Kenyan opposition leader Raila Odinga has pulled out of October's election re-run. Mr Odinga said his withdrawal would give the electoral commission enough time to introduce reforms that will help deliver a more credible election.
The Supreme Court annulled the result of the original 8 August poll, which saw Uhuru Kenyatta declared winner, after finding irregularities.
But Mr Kenyatta says he is ready to proceed with the new vote as planned.
The country's electoral commission said Mr Kenyatta had won the August vote by a margin of 1.4 million votes - or 54% of the total, compared to Mr Odinga's 44%.
Kenya's vice-president, William Ruto, has now called on the commission to declare Mr Kenyatta president as a result of Mr Odinga's announcement.
The election re-run was due to take place on 26 October, but Mr Odinga said on Tuesday: "We have come to the conclusion that there is no intention on the part of the IEBC [electoral commission] to undertake any changes to its operations and personnel... All indications are that the election scheduled for 26 October will be worse than the previous one."
As a result, he said, "considering the interests of the people of Kenya, the region and the world at large" it was best that he withdrew from the race.
Mr Odinga's coalition party believes the election will have to be cancelled as a result of his withdrawal, allowing "adequate time to undertake the reforms necessary to conduct an election that is in strict conformity with the constitution, the relevant laws and the constitution".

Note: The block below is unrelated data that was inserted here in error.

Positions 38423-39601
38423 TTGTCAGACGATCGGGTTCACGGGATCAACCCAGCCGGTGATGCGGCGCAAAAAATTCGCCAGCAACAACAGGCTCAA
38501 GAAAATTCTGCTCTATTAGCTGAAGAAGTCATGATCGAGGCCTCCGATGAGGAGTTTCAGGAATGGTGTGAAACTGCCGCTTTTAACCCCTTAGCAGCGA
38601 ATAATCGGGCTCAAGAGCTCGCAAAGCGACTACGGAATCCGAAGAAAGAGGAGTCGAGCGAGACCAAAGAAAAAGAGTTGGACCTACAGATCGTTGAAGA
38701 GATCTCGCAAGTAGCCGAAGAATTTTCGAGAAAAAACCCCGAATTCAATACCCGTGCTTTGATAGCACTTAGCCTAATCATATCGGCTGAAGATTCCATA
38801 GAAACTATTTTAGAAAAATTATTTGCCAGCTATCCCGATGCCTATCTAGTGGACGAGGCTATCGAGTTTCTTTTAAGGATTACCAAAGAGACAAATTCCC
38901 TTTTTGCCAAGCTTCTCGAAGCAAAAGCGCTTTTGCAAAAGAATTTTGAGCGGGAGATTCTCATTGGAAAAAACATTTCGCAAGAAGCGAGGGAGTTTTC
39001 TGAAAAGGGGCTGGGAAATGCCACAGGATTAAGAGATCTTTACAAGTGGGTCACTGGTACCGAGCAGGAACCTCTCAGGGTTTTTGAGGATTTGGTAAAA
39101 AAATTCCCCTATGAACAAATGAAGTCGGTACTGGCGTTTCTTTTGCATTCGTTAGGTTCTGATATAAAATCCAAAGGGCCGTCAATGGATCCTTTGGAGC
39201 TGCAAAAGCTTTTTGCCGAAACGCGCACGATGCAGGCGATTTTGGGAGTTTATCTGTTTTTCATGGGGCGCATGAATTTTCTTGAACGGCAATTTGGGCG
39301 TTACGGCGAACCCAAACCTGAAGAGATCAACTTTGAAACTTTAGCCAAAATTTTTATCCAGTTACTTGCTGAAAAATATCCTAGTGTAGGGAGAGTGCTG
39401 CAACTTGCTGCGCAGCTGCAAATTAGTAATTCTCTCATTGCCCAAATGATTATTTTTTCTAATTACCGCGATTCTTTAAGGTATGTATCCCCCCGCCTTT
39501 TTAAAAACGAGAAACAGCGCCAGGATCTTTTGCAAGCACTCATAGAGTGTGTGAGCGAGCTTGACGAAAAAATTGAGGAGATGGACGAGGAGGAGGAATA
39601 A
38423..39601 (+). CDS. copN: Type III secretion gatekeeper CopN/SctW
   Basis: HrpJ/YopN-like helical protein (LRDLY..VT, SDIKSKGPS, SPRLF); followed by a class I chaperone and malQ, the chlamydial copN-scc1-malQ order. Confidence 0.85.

But Mr Kenyatta, speaking at a rally in the southern town of Voi, said: "We have no problem going back to elections. We are sure we will get more votes than the last time."
He added: "We are also telling him it is the people's right to choose their leader. It is their sovereign right to choose their leader of choice."
The withdrawal could be a strategy for Raila Odinga to exit the political scene on his own terms.
The annulment of President Uhuru Kenyatta's victory in the 8 August election was a much-needed political high for Mr Odinga.
He felt vindicated for challenging the election and pushed for changes to the electoral system as a condition for his participation in the re-run.
The electoral commission has rejected the changes he demanded, largely because of contractual agreements with the companies providing key services for the election.
With President Kenyatta's party having won a majority of MPs in both houses of parliament, it is likely that Mr Odinga was headed for another defeat and that would be too much for a man, who has been nicknamed the enigma.
The legal consequences of Mr Odinga's withdrawal are unclear.
Constitutional lawyers disagree on the way forward and whether the 26 October election can still take place and if, despite his withdrawal, Mr Odinga will still be on the ballot.
Although many Kenyans are jaded by the never-ending political drama, they will now have to belt-up for a drive further into unchartered territory.
Mr Odinga's opposition coalition - the National Super Alliance (NASA) - has previously made clear its participation in the election was contingent on reforms being made.
But Kenya's Independent Electoral and Boundaries Commission (IEBC) says it has made the necessary changes.
Prominent opposition senator James Orengo has called on people to protest on Wednesday, using the slogan "no reform, no elections".